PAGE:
Racism

Ron Press anclondon at gn.apc.org
Tue Apr 11 21:31:00 MDT 1995


  Hi
  >>>>>>>>>> From: Justin Schwartz
  <jschwart at freenet.columbus.oh.us

  I would have hoped that someone else would bite on a discussion
  of affirmative action in this context. Do we want to talk about
  the determination of consciousness by social being? Here's a
  concrete case. Do we want to discuss interests and overlapping
  group membership? No better case could present itself. And this
  one matters in terms of concrete politics. As Scott says, it is
  even possible we could win this one. So let's hear it, eh?

  rom: Scott Marshall <Scott at rednet.org

  But more fundementally if you can show the white worker that
  racism and prejudice "thus increase 'capitalist' domination over
  himeslf" then you are getting at his broader class self
  interest.

			     <<<<<<<<<<<<<<<<<<

  I would like to give a quick rundown of how racism came to South
  Africa.

  It was originally populated by black people. The whites came in
  1632. They stole the cattle and established a settlement. As
  they say 9 months later the first coloured people arrived. There
  was no real racism as such. There followed a number of wars of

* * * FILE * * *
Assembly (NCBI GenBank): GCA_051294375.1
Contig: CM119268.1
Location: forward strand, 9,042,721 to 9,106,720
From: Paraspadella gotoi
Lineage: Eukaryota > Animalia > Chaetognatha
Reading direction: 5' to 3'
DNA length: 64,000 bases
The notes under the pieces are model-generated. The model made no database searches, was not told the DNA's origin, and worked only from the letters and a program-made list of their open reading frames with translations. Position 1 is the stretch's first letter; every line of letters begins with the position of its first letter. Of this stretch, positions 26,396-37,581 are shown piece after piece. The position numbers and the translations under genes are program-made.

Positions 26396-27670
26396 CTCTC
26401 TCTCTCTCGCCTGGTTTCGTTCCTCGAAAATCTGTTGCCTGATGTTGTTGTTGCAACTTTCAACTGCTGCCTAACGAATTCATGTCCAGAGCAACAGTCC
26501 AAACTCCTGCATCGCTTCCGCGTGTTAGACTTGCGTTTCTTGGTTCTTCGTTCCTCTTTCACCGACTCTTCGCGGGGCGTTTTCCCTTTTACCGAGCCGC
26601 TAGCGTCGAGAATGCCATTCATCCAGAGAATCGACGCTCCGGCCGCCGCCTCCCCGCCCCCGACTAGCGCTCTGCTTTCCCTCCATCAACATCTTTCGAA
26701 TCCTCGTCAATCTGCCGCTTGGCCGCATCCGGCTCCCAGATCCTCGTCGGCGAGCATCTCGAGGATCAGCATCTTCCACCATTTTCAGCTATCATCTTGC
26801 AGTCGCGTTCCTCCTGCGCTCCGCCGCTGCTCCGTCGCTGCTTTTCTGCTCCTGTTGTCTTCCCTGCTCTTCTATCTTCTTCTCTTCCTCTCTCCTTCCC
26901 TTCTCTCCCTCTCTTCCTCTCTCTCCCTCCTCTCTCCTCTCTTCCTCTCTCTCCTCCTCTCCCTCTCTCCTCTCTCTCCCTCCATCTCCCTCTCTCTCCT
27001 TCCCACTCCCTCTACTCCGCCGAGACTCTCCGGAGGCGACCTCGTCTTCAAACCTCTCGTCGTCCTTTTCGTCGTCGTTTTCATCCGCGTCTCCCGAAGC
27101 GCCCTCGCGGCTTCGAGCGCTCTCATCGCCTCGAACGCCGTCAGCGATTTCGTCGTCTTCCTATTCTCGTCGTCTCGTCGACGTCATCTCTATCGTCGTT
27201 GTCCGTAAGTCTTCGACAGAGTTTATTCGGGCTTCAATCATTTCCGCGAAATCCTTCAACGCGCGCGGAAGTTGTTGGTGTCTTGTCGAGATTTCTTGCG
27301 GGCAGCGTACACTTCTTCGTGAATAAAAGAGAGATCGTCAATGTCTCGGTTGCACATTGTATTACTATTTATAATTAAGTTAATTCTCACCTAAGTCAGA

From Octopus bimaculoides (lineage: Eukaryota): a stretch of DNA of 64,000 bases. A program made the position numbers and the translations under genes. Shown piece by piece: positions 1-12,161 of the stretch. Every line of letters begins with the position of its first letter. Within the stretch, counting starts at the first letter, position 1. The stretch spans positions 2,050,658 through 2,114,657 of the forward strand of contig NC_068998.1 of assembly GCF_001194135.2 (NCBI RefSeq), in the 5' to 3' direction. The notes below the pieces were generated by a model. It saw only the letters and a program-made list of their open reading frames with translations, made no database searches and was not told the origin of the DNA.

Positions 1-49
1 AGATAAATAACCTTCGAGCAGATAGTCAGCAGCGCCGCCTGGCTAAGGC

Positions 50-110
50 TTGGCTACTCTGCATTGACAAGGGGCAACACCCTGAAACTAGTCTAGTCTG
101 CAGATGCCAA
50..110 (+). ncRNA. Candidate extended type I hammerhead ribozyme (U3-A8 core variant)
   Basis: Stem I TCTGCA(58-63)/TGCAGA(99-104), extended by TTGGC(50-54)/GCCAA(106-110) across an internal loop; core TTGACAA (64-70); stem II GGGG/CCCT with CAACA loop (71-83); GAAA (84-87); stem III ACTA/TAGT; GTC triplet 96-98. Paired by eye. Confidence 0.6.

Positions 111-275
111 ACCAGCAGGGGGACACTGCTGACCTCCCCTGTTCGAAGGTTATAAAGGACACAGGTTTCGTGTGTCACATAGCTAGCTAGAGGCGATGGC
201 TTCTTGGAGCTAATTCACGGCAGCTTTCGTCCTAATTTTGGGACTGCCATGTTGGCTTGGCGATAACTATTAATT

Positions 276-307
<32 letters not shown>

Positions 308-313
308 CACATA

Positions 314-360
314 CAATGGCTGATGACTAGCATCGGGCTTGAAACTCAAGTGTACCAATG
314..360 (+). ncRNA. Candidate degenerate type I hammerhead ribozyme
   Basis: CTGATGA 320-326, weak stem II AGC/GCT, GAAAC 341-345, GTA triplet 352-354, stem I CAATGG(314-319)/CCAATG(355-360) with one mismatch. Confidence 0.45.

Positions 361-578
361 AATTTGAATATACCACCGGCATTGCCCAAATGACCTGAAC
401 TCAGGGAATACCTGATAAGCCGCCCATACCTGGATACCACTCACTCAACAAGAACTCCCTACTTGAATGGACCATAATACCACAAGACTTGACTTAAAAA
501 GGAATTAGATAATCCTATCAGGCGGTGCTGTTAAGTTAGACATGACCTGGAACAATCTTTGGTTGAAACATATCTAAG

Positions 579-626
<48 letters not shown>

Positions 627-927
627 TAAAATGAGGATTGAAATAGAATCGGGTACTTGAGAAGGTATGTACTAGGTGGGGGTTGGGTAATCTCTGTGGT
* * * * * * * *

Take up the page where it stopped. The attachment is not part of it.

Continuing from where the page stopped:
expansion by the white colonists. In many of these wars the
  white "tribe" made alliances with the black tribes. There is
  also the story of how some whites got shipwrecked of the coast
  and integrated with the local Xosa people.

  There were not enough whites to eliminate the blacks or to even
  try. Unlike the USA.

  Later trade unions were formed. These were mostly of skilled
  trades such as printing. There were no black trades unions as
  such. The black workers were mostly migrant and had ties to the
  land.

  Later the real industrialisation started with the discovery of
  diamonds and later gold. The miners who came were mostly from
  Australia. They were not organised workers but rather
  prospectors and freelance. They had brought their racism with
  them from Australia where they had come up against the
  aborigines.

  The trade unions quickly developed racial characteristics. The
  mine owners wanted cheap labour and wanted to employ blacks in
  skilled jobs. The white workers went on strike against black
  advancement. Or rather as it was put by their leaders a
  civilised wage for a civilised man. Or no replacement by cheap
  labour. On a number of accessions the black workers went on
  strike and they called on the white workers to help them, always
  in vain. When the whites went on strike they refused to ask or
  have the assistance of the black workers.

  The socialists of the time sought in vain to bring the two
  groups of workers together.

  After the 1922 white miners strike there was elections and the
  labour party and the white nationalists won at the elections and
  racial separation in the workplace was institutionalised. Of
  course the British who won the Boer war against the white
  nationalists had already agreed to a South African independence
  constitution which gave the whites the vote but not the blacks.

  The ANC had been formed in 1912. It was preceded by the African
  Peoples Organisation. So South Africa was on the path to a
  racially divided society.


  ****************** Well I put this history before you because it
  would be difficult to disentangle which came first racism within